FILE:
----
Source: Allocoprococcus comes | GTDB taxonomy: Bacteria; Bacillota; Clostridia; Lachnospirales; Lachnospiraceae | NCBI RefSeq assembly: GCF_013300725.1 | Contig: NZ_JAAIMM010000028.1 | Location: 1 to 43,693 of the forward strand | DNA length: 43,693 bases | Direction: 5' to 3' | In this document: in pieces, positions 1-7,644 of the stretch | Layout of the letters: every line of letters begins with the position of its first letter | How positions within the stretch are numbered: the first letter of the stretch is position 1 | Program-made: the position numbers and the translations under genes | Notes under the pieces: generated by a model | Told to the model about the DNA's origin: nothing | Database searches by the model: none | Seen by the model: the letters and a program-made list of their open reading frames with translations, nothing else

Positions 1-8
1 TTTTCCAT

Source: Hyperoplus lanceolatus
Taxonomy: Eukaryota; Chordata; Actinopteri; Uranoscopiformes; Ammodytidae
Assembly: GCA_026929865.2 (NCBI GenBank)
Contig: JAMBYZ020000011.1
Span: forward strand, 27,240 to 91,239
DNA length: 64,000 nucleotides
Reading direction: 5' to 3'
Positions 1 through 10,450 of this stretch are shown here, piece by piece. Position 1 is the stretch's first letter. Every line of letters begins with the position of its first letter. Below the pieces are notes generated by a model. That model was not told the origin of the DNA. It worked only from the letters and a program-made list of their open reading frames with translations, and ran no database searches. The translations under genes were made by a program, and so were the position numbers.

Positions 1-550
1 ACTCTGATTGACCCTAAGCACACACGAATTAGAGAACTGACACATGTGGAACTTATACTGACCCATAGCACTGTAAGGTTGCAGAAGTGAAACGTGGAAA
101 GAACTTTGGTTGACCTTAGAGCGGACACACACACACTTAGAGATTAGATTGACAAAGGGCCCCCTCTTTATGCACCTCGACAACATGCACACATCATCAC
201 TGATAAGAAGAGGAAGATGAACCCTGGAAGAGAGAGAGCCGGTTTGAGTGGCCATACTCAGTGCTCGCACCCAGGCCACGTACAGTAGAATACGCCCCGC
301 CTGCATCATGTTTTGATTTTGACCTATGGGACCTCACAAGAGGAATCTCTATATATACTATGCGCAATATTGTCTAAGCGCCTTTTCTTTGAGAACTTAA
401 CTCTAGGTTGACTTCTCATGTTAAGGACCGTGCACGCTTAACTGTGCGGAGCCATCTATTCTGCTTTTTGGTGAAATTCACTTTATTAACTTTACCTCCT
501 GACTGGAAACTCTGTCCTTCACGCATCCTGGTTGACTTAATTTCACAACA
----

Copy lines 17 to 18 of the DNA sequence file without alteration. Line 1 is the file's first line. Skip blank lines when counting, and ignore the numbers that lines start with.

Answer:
401 CTCTAGGTTGACTTCTCATGTTAAGGACCGTGCACGCTTAACTGTGCGGAGCCATCTATTCTGCTTTTTGGTGAAATTCACTTTATTAACTTTACCTCCT
501 GACTGGAAACTCTGTCCTTCACGCATCCTGGTTGACTTAATTTCACAACA